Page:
Down-and-out miners don’t seem like the usual fodder for a feel-good crowd pleaser, but the tried-and-tested cinema subject proves to be a hit in its latest outing, Pride. In the same vein as The Full Monty and Made in Dagenham, this warm-and-fuzzy film re-tells the story of the Lesbians and Gays Support the Miners (LGSM) movement in London.

Director Matthew Warchus sets the based-on-a-true-story scene in 1984 – Thatcher’s Britain – a time of great upheaval and protestation. She wanted to close down 20 pits across the UK, so understandably, the miners revolt. Upon hearing of their struggle, the equally tyrannised LGSM felt compelled to lend their support by shaking buckets up and down the streets of London collecting donations.

Spearheaded by cocky young Irish lad Mark Ashton (a stirring Ben Schnetzer; The Book Thief), the colourful characters pile into a flamboyant theatre bus (think Priscilla: Queen of the Desert) and descend on Onllwyn, Wales. The tiny coal mining village was the only member of the Union willing to accept the group’s money. Tough-as-nails traditionalist miners and LGBT protestors don’t seem like the likeliest of partners, and it takes a bit of getting used to one another for things to unfold, but in time the allies strike (excuse the pun) up an unlikely friendship built on resilience and fairness.

Pride boasts an all-star cast, predominately speaking in Welsh accents for authenticity. Veteran actor Bill Nighy (Love Actually) takes a bit of time to warm up to his Welsh lilt as gentle council chair Cliff, and mumbles his way through his early lines. However, bumbly is what Nighy does best, so you can almost excuse his attempts as character traits, and Andrew Scott (known for his chilling portrayal of Holmes’ arch nemesis Moriarty in BBC’s Sherlock) trades his native Irish tongue for Welsh to play sweet-natured, gay bookshop owner Gethin Roberts. The same goes for Paddy Considine (The World’s End) as union spokesman Dai Donovan, the first to embrace the support group wholeheartedly.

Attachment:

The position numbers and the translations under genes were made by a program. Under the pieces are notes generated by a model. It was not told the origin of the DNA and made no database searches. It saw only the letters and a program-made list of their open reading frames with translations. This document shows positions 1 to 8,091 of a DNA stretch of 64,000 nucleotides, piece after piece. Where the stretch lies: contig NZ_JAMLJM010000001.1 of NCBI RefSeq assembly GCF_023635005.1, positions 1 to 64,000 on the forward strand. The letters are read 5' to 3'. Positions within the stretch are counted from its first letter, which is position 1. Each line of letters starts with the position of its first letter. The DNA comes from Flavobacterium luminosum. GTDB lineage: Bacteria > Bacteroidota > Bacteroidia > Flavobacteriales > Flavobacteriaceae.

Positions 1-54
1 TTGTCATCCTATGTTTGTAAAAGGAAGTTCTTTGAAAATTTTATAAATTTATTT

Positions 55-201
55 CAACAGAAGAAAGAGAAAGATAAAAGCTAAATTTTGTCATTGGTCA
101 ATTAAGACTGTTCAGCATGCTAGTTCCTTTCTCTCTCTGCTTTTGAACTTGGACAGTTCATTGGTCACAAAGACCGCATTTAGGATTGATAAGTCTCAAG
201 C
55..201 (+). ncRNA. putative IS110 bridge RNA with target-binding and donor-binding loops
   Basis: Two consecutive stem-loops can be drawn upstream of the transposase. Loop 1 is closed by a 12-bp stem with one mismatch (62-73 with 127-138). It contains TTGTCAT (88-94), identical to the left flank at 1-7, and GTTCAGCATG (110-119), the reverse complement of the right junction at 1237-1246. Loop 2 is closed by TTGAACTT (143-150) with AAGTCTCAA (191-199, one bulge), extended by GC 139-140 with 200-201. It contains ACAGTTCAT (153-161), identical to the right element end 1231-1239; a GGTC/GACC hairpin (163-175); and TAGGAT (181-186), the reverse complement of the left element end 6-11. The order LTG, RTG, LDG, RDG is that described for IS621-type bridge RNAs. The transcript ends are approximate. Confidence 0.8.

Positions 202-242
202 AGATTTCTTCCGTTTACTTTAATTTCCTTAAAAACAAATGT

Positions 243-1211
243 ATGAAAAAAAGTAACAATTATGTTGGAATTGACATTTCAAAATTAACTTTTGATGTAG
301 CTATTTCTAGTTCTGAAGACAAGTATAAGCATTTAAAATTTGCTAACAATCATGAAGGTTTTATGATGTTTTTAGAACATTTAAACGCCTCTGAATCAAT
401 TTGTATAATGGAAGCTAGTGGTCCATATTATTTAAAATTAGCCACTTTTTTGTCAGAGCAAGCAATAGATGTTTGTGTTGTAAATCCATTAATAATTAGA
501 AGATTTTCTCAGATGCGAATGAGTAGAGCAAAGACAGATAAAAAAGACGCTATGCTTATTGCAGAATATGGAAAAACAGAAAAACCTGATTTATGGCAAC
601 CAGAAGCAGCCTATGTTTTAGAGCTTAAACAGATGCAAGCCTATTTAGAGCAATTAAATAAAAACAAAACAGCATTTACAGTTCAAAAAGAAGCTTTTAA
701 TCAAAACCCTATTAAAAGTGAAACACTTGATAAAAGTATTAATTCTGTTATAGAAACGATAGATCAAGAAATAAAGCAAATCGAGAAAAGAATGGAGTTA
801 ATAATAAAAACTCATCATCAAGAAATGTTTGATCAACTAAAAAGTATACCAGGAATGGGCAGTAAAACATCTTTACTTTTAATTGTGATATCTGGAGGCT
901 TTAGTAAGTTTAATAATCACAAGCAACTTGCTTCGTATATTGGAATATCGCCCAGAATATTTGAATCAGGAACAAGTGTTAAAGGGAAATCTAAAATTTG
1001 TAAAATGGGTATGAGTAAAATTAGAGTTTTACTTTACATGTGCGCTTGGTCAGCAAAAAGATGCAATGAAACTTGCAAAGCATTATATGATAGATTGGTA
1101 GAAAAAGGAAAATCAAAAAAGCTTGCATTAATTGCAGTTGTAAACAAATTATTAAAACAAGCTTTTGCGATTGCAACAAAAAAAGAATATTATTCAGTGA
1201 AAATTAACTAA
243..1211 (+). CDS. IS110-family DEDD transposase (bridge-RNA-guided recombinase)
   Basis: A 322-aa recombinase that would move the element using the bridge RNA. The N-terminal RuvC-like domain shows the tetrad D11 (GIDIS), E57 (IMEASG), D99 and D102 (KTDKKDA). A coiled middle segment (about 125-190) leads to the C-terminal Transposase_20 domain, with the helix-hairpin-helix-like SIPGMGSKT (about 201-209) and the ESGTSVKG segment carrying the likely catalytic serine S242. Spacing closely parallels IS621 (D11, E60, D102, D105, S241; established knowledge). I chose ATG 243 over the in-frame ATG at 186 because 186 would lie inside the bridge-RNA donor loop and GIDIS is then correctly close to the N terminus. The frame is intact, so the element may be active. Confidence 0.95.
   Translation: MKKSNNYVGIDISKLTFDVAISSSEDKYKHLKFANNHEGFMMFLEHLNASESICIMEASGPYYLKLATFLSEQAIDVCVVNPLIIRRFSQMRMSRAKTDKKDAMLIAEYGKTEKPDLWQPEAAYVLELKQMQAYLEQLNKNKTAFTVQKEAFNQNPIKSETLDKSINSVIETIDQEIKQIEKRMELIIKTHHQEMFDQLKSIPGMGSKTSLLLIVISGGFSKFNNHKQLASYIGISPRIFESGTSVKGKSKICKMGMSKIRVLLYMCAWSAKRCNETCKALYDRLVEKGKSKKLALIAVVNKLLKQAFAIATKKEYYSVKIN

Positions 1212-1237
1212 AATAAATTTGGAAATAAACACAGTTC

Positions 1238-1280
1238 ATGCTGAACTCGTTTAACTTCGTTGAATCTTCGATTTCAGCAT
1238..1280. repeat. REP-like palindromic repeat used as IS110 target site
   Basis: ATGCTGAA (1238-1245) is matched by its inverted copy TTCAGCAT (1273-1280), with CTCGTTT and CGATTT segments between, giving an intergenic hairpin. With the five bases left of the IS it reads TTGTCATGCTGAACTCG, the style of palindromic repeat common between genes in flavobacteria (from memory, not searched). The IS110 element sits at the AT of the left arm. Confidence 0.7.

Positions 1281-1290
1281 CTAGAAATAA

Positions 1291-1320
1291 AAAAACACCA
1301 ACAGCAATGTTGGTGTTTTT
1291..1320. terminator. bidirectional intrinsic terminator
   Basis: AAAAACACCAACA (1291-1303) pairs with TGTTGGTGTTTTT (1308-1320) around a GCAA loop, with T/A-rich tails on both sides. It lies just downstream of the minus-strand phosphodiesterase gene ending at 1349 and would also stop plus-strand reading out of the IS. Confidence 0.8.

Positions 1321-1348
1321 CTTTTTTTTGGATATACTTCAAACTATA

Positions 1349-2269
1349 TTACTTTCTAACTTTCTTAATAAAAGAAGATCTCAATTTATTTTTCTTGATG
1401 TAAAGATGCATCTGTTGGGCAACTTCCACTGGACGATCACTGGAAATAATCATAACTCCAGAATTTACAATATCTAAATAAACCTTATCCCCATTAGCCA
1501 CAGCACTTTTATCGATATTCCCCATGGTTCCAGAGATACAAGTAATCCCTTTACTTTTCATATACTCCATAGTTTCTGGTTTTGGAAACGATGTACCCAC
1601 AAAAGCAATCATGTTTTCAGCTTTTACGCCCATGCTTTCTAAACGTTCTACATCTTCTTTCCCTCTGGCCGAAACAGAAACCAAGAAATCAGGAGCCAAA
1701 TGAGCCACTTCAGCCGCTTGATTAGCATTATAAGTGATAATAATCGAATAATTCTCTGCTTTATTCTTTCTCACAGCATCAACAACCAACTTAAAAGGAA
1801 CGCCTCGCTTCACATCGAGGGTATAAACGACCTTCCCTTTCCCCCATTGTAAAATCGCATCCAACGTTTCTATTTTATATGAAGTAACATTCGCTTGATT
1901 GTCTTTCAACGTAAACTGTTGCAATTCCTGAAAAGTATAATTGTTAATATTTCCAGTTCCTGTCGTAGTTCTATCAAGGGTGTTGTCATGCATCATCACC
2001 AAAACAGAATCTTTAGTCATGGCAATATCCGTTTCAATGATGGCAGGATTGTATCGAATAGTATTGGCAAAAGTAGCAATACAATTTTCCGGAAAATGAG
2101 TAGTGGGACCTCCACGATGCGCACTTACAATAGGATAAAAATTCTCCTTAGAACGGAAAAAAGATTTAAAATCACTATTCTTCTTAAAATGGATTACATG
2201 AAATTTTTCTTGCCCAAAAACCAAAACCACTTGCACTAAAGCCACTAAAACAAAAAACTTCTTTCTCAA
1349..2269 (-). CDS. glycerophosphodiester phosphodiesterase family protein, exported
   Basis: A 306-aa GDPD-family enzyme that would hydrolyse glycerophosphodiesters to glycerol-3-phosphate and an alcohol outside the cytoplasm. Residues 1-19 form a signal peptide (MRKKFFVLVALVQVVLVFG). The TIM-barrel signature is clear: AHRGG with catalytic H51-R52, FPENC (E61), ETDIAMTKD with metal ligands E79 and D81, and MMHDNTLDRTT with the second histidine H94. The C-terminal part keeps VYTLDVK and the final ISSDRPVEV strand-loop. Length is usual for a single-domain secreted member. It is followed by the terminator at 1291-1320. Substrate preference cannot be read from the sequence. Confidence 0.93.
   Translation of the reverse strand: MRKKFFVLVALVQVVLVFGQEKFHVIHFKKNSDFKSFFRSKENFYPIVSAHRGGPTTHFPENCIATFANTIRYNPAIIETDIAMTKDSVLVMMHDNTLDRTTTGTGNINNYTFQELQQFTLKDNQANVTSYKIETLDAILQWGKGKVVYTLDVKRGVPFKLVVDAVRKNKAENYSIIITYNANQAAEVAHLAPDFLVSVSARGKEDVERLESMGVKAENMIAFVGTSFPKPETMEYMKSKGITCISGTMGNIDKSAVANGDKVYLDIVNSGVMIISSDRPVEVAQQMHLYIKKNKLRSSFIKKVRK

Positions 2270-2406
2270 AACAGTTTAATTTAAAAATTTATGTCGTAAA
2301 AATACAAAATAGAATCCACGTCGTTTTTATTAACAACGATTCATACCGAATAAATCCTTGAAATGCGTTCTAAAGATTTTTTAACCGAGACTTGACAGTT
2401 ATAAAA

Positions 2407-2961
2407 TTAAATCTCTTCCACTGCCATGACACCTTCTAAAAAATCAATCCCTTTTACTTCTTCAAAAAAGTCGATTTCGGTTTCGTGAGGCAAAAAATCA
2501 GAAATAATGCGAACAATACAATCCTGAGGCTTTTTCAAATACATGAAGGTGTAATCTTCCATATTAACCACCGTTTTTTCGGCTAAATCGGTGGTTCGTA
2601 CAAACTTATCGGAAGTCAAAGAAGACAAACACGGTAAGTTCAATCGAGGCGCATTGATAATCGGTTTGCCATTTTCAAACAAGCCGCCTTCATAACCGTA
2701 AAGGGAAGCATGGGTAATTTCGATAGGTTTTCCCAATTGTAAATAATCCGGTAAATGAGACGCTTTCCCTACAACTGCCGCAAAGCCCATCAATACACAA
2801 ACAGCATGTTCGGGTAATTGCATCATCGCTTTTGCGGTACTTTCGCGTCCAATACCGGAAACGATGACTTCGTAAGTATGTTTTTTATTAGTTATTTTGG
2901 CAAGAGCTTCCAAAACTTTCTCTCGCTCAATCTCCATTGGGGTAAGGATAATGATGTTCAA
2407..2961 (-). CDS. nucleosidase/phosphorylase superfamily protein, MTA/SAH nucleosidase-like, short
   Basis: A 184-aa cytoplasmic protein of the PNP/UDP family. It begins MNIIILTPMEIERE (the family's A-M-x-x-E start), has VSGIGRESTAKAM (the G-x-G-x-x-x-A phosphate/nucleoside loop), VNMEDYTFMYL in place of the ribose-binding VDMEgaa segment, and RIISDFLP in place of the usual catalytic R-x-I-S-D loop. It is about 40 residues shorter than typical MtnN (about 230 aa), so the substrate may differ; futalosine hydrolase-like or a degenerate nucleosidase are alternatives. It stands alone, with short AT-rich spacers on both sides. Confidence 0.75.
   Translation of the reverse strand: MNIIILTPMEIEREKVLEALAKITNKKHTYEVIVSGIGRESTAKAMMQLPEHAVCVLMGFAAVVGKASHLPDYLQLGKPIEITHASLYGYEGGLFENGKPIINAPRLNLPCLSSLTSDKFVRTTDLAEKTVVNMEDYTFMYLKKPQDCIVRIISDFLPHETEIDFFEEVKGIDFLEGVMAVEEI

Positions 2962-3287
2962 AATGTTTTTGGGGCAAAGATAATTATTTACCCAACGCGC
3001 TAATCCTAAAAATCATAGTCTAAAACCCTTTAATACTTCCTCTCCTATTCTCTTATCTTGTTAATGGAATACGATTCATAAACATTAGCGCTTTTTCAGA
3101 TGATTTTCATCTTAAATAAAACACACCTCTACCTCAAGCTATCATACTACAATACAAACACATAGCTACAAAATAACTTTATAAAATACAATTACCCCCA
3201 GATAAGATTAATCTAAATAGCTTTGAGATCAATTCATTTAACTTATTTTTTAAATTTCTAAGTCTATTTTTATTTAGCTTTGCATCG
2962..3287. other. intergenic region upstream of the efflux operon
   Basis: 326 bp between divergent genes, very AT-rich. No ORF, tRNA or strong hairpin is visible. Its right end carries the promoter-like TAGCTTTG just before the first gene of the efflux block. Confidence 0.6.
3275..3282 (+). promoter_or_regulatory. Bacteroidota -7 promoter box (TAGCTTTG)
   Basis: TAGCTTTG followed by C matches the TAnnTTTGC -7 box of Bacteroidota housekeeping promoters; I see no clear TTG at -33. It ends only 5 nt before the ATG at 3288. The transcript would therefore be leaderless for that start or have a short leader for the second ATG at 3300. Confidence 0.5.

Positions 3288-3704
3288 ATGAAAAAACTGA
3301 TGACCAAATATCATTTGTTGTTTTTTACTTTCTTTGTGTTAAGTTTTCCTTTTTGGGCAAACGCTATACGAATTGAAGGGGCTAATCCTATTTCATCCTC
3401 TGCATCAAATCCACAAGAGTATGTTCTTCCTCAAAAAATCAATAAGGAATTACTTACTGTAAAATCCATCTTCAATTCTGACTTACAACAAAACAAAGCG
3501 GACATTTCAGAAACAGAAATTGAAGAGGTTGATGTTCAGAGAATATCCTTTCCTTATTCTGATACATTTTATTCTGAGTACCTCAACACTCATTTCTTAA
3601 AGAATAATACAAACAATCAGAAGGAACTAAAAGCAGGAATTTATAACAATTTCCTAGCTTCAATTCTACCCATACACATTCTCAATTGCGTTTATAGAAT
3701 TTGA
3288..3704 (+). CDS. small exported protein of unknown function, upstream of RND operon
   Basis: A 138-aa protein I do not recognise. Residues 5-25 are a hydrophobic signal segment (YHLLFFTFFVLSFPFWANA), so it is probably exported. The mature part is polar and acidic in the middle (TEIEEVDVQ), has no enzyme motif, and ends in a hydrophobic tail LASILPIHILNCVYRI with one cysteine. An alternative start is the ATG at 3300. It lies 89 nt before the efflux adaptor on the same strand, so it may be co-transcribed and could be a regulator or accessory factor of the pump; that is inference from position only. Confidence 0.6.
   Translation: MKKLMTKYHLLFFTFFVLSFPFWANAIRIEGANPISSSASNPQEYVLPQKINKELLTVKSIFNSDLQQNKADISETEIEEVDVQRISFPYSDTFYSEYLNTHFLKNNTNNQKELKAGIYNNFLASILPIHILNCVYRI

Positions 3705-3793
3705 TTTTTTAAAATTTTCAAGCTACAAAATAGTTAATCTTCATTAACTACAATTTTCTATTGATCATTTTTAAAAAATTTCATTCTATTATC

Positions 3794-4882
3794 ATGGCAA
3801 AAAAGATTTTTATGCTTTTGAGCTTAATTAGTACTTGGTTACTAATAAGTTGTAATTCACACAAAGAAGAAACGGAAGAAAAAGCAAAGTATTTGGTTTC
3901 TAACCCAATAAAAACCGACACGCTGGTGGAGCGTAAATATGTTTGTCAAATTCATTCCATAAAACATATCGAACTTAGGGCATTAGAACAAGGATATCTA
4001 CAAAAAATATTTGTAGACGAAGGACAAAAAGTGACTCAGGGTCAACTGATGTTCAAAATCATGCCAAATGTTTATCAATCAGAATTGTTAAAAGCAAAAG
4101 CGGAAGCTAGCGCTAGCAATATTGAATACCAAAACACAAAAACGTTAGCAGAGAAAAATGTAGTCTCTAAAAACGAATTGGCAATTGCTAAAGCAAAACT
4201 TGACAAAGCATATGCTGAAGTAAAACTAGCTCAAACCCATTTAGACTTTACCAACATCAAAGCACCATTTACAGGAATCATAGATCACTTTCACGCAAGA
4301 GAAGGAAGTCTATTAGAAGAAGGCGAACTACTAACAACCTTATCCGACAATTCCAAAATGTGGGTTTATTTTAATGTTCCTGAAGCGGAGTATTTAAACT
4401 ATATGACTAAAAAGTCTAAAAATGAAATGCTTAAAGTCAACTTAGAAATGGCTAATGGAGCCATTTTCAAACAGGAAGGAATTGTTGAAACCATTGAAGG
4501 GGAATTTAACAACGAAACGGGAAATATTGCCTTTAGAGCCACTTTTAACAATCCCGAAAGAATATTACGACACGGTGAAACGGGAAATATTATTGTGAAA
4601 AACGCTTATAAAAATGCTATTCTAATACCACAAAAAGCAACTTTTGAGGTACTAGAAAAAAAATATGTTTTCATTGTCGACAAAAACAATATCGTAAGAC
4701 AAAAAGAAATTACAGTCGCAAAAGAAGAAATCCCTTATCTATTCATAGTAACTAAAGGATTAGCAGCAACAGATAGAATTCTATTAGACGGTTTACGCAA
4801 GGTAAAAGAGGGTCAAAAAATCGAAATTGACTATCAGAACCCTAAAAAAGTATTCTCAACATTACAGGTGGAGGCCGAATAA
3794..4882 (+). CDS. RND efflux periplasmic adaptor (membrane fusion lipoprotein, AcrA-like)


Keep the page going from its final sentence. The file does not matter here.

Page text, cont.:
Dominic West (The Wire) is unrecognisable as blonde permed, eccentric actor Jonathan Blake (partner of Roberts), who is scene-stealing in a Saturday night dance routine. He turns the town hall into a disco, charming men and women alike with his cheeky groove to Shirley & Company’s “Shame, Shame, Shame”.

Imelda Staunton (Harry Potter) is superb as feisty council member Hefina Headon, the town matriarch who welcomes the LGSM bevy with open arms. Together with Jessica Gunning, as motor-mouth mum Sian James (who, in real life, went on to become the first female MP for Swansea East,) they are a formidable team, making it their mission to convert as many townsfolk into fellow campaigners as possible.

There’s a flip-side, of course, to the fun of this film. The threat of AIDS and gay bashings are ever present, and you just know that tag along LGSM supporter and audience surrogate Joe Copper’s (George MacKay) Christian parents are going to catch on to his sexuality eventually. Pride is a rollicking romp, with a Stephen Beresford-penned script that is as predictable and manipulative as it is delightful.

Stylistically, the film is a rainbow (yes, like the LGBT flag). 80s London is awash with colours and on-trend fashion, all shoulder pads, high hair and glitter. In contrast, the men and women of Onllwyn are as drab as their countryside, draped in dewy grey, white, black and brown. The soundtrack is foot-stomping, with dance floor classics from Culture Club, Queen, XTC and Pet Shop Boys.

This heart-warming Brit-flick is a rousing story about anti-establishment and the resilience of the underdog.